Once upon a time there was a poor woman who had an only daughter, named Helen, a very lazy girl. One day when she had refused to do a single thing, her mother took her down to the banks of a stream and began to strike her fingers with a flat stone, just as you do in beating linen to wash it.
The girl cried a good deal. A prince, Lord of the Red Castle, happened at that moment to pass by, and inquired as to the cause of such treatment, for it horrified him that a mother should so ill-use her child.
"Why should I not punish her?" answered the woman. "The idle girl can do nothing but spin hemp into gold thread."
"Really?" cried he. "Does she really know how to spin gold thread out of hemp? If that be so, sell her to me."
"Willingly; how much will you give me for her?"
"Half a measure of gold."
"Take her," said the mother; and she gave him her daughter as soon as the money was paid.
The prince placed the girl behind him on the saddle, put spurs to his horse, and took her home.
On reaching the Red Castle, the prince led Helen into a room filled from floor to ceiling with hemp, and having supplied her with distaff and spinning wheel, said, "When you have spun all this hemp into gold thread I will make you my wife."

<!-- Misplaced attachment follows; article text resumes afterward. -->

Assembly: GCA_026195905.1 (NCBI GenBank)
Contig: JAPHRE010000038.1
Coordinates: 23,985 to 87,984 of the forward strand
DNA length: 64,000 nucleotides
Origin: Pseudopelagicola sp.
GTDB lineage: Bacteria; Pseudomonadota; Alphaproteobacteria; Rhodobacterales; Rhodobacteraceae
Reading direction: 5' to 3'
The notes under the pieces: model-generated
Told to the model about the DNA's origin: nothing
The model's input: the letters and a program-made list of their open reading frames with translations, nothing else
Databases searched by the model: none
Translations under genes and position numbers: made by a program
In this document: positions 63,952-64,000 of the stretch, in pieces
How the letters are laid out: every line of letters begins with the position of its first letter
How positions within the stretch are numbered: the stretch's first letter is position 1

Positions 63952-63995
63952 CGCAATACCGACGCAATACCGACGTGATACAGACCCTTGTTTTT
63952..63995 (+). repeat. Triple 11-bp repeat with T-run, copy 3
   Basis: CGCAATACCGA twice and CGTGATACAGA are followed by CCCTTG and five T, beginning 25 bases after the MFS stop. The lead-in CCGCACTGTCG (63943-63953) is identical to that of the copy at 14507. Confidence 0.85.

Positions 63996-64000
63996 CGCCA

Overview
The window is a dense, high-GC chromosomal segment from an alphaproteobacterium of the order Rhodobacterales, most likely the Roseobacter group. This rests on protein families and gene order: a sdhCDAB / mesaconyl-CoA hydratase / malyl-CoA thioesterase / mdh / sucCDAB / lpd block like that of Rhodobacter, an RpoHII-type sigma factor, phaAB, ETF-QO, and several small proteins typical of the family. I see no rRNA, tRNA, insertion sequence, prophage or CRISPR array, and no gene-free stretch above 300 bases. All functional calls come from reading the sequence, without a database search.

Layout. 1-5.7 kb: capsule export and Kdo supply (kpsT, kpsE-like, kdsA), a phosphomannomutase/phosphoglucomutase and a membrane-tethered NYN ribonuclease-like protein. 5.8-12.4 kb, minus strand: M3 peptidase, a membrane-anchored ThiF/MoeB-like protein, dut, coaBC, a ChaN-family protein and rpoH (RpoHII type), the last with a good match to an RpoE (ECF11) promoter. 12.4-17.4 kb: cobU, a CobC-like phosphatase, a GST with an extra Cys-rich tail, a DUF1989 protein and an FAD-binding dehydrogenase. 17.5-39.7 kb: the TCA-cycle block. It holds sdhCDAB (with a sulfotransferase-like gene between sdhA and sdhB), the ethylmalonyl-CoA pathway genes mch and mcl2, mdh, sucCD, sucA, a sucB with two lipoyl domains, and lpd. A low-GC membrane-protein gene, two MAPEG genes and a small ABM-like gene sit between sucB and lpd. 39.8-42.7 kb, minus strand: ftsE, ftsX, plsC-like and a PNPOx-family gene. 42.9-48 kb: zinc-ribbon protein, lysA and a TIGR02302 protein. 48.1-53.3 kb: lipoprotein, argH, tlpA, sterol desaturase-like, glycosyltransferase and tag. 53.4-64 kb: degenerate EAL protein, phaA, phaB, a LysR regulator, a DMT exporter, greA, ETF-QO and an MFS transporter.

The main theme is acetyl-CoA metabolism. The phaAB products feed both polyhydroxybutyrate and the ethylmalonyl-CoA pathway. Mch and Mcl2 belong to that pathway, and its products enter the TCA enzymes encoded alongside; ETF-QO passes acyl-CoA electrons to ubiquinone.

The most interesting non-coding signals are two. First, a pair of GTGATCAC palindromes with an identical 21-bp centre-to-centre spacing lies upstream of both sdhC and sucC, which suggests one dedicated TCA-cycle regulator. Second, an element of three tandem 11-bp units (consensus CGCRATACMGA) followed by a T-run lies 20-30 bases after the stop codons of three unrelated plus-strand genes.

Then he went out, locking the door after him.
On finding herself a prisoner, the poor girl wept as if her heart would break. Suddenly she saw a very odd looking little man seated on the window sill. He wore a red cap, and his boots were made of some strange sort of material.
"Why do you weep so?" he asked.
"I cannot help it," she replied, "I am but a miserable slave. I have been ordered to spin all this hemp into gold thread, but it is impossible, I can never do it, and I know not what will become of me."
I will do it for you in three days, on condition that at the end of that time you guess my right name, and tell me what the boots I am wearing now are made of."
Without for one moment reflecting as to whether she would be able to guess aright she consented. The uncanny little man burst out laughing, and taking her distaff set to work at once.
All day as the distaff moved the hemp grew visibly less, while the skein of gold thread became larger and larger.
The little man spun all the time, and, without stopping an instant, explained to Helen how to make thread of pure gold. As night drew on he tied up the skein, saying to the girl, "Well, do you know my name yet? Can you tell me what my boots are made of?"